School funding supporters deliver strong message on Beacon Hill

Supporters of improved school funding in Massachusetts delivered a strong message to the Joint Committee on Education today about the need for the state to do a thorough analysis of just how much money our schools need to educate all students to the level mandated by the state.

"In order for our children to succeed in the 21st-century global economy, it's critical that we provide the resources necessary to achieve the high standards we have set for them," said Sen. Edward Augustus, a sponsor of a bill (S.B. 291) to establish an Education Resource Study Committee.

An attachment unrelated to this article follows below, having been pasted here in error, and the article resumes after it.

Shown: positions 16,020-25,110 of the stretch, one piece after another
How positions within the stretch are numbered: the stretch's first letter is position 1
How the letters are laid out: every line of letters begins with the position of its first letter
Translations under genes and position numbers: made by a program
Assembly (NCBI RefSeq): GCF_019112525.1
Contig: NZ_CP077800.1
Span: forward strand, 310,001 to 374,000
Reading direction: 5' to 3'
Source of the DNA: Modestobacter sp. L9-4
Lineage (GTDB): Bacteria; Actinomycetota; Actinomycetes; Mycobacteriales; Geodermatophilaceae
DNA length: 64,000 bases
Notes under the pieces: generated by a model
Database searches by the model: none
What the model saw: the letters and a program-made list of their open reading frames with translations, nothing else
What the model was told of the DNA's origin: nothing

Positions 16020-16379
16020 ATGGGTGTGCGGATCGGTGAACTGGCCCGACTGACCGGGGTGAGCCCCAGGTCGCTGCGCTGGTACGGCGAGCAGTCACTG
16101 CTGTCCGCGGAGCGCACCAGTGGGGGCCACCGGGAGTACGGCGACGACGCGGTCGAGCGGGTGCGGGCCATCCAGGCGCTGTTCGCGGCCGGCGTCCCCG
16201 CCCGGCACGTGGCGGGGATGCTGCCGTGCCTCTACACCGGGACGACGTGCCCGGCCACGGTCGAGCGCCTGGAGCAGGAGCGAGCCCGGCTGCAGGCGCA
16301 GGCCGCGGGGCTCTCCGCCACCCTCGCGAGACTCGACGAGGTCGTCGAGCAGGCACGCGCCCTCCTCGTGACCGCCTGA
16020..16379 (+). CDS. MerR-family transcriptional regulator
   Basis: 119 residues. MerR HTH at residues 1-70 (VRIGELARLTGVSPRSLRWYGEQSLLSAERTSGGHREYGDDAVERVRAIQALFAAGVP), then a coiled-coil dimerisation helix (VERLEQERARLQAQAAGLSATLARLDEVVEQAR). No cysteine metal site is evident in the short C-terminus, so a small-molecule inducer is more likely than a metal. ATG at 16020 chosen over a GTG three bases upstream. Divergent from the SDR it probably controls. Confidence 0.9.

"It's been 14 years since the Chapter 70 funding formula has been updated," he continued.  "Since 1993 the demands on our students have changed significantly. With Worcester and other school systems struggling with budget deficits, it's time we better understand what it actually takes to ensure those demands are met."

Darcy Rollins Saas, deputy director of the New England Public Policy Center at the Federal Reserve Bank of Boston, also testified, addressing the impact of education levels on the region's economy.

Anne Wass, president of the Massachusetts Teachers Association, said that the persistent gaps in achievement between low-income and affluent students show that more resources are needed to help students who have the greatest obstacles to overcome.